A quick trip to San Francisco yielded a couple of beautiful images: a double rainbow over the Giants-Padres game (only one showed up in the photograph) and a kaleidoscope of tropical fish at the new Academy of Sciences. We didn't hit our usual restaurants, so had only one great meal: sashimi at the Sanraku in the Moscone Center. The sashimi appetizer was only $7, with four huge slices of fresh tuna and yellow tail. The only other culinary exclamation point was at the AT&T ballpark--not really health food, but it tasted great--an enormous pile of Gilroy garlic fries, piled high with chopped garlic and parsley and washed down with a glass of DeLoach Syrah. With the sunset illuminating the bay and rainbows arching overhead, it was worth every calorie.
The Academy of Sciences is sustainably designed and operated. They hand out a pamphlet outlining ways to cut our carbon footprint; the section "On The Menu" lists ways to bring awareness into our food shopping and consuming.
The Academy of Sciences suggestions are in italics below, I've added a few other ideas:
Meat and Dairy:
Industrial farming of livestock is very energy-intensive, and is responsible for more global warming emissions than the entire transportation industry.
1 Look for free-range, grass-fed beef and organic dairy products.
2 Eat less beef by substituting chicken or seafood—it’s the easiest and fastest way to reduce your greenhouse gas emissions. The average 150 lb. individual needs about 55 grams of protein per day--that's about 8 oz. or two hamburger patties. Remember, grains, legumes, and soy contain protein, so you probably only need one 4 oz. serving per day, IF you eat meat.
3 Eat more vegetarian meals. This saves money as well as helps our planet.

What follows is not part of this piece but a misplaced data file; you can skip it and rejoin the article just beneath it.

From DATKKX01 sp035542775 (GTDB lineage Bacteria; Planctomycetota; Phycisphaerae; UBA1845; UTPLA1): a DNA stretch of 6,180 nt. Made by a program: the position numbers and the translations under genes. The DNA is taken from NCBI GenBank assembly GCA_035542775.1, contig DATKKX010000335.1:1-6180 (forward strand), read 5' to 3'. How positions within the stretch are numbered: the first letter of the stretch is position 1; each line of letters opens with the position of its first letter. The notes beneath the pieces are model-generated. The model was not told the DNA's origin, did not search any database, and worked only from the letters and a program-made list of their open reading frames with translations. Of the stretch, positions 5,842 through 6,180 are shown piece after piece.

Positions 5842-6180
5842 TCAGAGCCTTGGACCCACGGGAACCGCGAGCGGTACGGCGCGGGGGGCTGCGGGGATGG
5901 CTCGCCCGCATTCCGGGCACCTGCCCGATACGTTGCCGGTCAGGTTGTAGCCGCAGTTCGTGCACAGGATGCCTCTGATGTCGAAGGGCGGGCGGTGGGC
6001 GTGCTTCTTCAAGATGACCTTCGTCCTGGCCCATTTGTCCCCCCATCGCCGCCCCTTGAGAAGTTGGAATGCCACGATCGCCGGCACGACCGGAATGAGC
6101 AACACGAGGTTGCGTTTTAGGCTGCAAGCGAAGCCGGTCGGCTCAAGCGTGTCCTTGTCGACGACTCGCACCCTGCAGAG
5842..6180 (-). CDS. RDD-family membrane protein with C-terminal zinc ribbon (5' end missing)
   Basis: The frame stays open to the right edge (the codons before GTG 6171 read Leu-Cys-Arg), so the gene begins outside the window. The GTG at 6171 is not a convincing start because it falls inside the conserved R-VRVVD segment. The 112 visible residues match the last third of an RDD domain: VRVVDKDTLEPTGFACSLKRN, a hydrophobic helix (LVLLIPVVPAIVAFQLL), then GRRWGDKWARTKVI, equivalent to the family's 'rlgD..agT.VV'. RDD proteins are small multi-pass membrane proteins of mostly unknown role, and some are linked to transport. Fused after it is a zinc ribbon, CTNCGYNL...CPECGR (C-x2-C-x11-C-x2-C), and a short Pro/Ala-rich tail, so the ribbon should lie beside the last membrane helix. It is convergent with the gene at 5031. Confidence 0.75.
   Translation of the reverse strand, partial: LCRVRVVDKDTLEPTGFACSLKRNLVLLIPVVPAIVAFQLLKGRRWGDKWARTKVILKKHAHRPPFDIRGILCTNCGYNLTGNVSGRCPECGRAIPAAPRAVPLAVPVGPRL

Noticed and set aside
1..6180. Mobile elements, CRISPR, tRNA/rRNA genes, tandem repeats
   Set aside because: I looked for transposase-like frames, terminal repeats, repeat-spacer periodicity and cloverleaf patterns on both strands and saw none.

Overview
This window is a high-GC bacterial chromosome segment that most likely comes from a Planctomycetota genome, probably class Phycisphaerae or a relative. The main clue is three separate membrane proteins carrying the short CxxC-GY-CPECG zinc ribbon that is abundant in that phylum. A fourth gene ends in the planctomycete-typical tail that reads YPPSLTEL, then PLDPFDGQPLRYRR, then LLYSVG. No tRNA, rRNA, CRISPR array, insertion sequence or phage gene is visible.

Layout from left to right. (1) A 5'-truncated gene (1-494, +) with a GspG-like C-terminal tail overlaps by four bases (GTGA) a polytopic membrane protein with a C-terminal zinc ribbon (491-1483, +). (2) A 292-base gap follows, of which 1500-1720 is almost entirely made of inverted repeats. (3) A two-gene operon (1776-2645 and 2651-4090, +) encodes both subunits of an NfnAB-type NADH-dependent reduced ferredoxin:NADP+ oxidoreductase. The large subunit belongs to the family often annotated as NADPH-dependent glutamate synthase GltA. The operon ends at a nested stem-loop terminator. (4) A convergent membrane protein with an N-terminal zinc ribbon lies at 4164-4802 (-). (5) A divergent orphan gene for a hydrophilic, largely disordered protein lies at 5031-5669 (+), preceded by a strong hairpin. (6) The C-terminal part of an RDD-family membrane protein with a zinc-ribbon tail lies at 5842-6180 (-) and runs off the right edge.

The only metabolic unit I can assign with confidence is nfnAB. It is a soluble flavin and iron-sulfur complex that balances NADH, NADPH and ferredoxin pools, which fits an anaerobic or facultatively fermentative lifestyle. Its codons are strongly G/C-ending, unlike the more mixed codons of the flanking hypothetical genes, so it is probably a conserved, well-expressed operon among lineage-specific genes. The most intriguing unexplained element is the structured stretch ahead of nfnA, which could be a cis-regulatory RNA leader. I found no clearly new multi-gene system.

1 Purchase seafood that has been harvested sustainably from the ocean. A good resource is the Seafood Watch guide.
2 Bring the Seafood Watch guide to restaurants you frequent and ask the staff to consider sourcing only sustainable seafood.
3 Ask the government to pass legislation protecting fisheries from overfishing.
4 Eat from the bottom of the ocean food chain: small fish like anchovies, clams, and rockfish and less of the top of the food chain such as tuna and shark which are overfished.
1 Cut down on processed foods.
2 Look for local, seasonal, organic foods. Shipping foods that are locally out of season from overseas creates carbon emissions from boats and planes.
3 Subscribe to a Community Supported Agriculture (CSA) program—CSA members receive regular baskets of organic produce from a local farmer, in return for helping to fund the farm.
4 Bring your own reusable bags for shopping.
5 Buy things in bulk, using your reusable containers. For example, find freshly ground peanut butter and reuse your container.
6 Try to choose items with the least packaging. The production of plastic and paper wrapping uses a lot of energy and fresh water.
7 Make a list before you shop and plan your meals so you don't throw away extra food that goes bad before you have the chance to use it.
8 Eat your leftovers! A 2004 USDA study found 14% of food in the US was thrown away--that's about $600 wasted per household.
1 Choose local restaurants over chains. They are more likely to operate sustainably.
2 Patronize those local restaurants which source local, seasonal and organic ingredients.
3 Bring your own reusable take-out containers from home.
4 Have a coffee thermos in your car and use it when you buy a latte or other beverage.
5 Ask your server not to bring water, unless you want it. The world is facing a freshwater crisis.
at 9:27 PM